HP CEO: Remote Learning And Work Driving ‘Unprecedented Demand’ For PCs
The company is also seeing an acceleration of its Device-as-a-Service offering and stronger-than-expected demand for print, CEO Enrique Lores said.
HP Inc. set an all-time quarterly record for PC shipments during its latest quarter as remote learning and work-from-home produced major demand, CEO Enrique Lores said Thursday.
For consumer and education-focused PCs, in particular, “we have seen unprecedented demand,” Lores said during a call with reporters and analysts, in response to a question from CRN. “Last quarter, we shipped 18 million PCs--which is the largest number of PCs we have ever shipped [in a quarter]. So this gives you an idea of the strength of the PC business last quarter, and why we are confident on the performance of this business going forward.”
Net revenue in HP’s consumer personal systems segment surged 42 percent during the company’s fiscal third quarter of 2020, ended July 31, from the same period a year ago.
The segment received a boost from strong sales of Chromebooks--the affordably priced, student-friendly notebooks that run Google’s Chrome OS. For HP, Chromebook revenue is split between its consumer and commercial segments. Solution providers told CRN this week that Chromebooks from vendors including HP are sold out right now due to demand for remote learning.
As he mentioned previously in an interview with CRN, HP is seeing a trend emerge in the home to have “one PC per person,” Lores said on Thursday.
“If you’re working from home or learning from home, and you want to be productive, you really need to have one PC that you are using regularly and that you have access to,” Lores said. “This is really driving the demand that we have seen in this category.”
While the commercial personal systems segment didn’t fare as well during HP’s fiscal Q3, slipping 6 percent year-over-year, the company’s Device-as-a-Service offering was a bright spot. Device-as-a-Service (DaaS) combines PC leases that have monthly payments with software for proactive identification of device issues.
“We are seeing growth in personal systems on the services side,” Lores said. “This [environment] is really helping to accelerate the growth in that space.”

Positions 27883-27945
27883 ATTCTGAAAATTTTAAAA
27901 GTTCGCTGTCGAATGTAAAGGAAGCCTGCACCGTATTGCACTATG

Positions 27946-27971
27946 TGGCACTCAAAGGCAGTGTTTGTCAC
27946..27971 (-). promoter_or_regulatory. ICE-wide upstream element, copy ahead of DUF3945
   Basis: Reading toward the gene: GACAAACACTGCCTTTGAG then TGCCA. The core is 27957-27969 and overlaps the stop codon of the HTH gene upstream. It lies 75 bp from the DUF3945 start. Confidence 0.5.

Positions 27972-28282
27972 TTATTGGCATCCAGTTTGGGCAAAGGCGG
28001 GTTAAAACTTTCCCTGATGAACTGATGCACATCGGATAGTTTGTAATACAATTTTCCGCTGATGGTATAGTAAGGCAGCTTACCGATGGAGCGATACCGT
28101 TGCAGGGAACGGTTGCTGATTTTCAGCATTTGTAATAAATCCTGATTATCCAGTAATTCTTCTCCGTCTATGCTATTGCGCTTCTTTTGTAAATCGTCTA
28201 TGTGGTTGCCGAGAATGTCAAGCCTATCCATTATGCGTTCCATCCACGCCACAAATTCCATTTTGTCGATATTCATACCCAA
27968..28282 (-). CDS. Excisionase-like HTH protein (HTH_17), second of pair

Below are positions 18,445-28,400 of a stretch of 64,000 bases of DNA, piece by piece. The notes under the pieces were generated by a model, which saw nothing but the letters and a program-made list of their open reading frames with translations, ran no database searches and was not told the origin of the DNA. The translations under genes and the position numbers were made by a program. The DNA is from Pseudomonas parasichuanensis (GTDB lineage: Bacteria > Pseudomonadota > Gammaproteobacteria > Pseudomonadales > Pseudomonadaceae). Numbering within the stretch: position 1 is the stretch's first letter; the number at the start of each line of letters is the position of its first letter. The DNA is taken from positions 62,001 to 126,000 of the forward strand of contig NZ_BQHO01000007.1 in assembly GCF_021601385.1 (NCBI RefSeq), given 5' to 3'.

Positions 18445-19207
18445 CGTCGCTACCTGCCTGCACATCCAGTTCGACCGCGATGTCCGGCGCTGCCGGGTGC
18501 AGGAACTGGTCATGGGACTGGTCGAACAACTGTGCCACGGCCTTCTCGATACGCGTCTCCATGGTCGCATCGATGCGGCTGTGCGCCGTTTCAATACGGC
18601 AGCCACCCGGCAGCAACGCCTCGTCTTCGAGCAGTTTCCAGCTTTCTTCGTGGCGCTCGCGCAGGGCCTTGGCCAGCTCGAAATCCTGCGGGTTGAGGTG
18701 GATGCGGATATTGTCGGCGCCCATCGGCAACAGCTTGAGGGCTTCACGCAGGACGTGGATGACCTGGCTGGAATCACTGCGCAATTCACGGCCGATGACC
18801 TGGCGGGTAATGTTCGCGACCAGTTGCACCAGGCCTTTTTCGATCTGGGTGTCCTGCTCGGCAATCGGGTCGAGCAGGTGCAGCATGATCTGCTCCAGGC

One solution provider reporting strong demand for HP’s DaaS offering is Oklahoma City, Okla.-based ImageNet Consulting.
“Device-as-a-Service is very attractive” to customers currently, said Juan Fernandez, vice president of managed IT services at ImageNet. “Their focus is on that contractual-based billing--because of the fact that budgets have waned, and they’re trying to do business without a lot of influx of capital. So we’re still seeing growth there.”
HP’s notebook portfolio was the big draw for its PC business during the latest quarter. Notebook unit shipments jumped 32 percent during the company’s fiscal Q3, while desktop unit shipments fell 30 percent.
Overall, the Palo Alto, Calif.-based company reported net revenue of $14.29 billion during the quarter -- down 2.1 percent from the same quarter a year earlier, but more than $1 billion above the Wall Street analyst consensus estimate of $13.1 billion.
HP’s non-GAAP net earnings of 49 cents per share for the quarter also easily beat the analyst consensus estimate, which had predicted 43 cents per share. The company’s stock price was up 3 percent, to $19.27 a share, in after-hours trading Thursday.
During its third fiscal quarter, HP reported that revenue in its personal systems business overall rose 7 percent, year-over-year, to $10.36 billion.
For the print business, Q3 revenue declined 20-percent from the same quarter a year earlier, to $3.93 billion. Revenue from commercial print hardware fell 37 percent to $732 million, while supplies revenue dropped 19 percent to $2.57 billion.
However, “the print business performed better in Q3 than we were expecting. And it was really driven by performance on the consumer side,” Lores said.
Consumer print hardware revenue grew 7 percent year-over-year during the quarter, while subscriptions to HP’s Instant Ink service rose by double digits, he said.
“More people are working from home, more kids are learning from home, and this is driving some demand in this part of the business,” Lores said. “We expect that, because of that--and also because of the improvement in demand we have seen on the commercial side--in the next quarter we are going to see an improvement in [the print business] … We think that this was the worst quarter for print, and now we are going to be improving starting next quarter.”
One indication of the commercial print improvement is in managed print services. MPS saw a page volume decline of 25 percent during the latest quarter, but that was far better than the prior-quarter drop of 40 percent, Lores said during a quarterly call with analysts on Thursday.
In office and commercial print, “we have seen signs of improvement,” Lores said. “We anticipate the reopening of businesses will gradually increase the demand for printing and related services.”
The stronger-than-expected financial results from HP come as the company is gearing up to launch its new partner program, HP Amplify, on Nov. 1.
During the quarterly call with analysts on Thursday, Lores pointed to the launch of HP Amplify as an important milestone, which will “adapt our channel program to today’s digital reality.” Amplify will feature a revamped compensation structure and a bigger focus on rewarding partners that can offer services, collaborate around data and bring a strong digital presence.
“The program will enable enhanced data analytics, and provide partners with the capability, tools and insights required to capitalize required to capitalize on opportunities across the portfolio,” Lores said.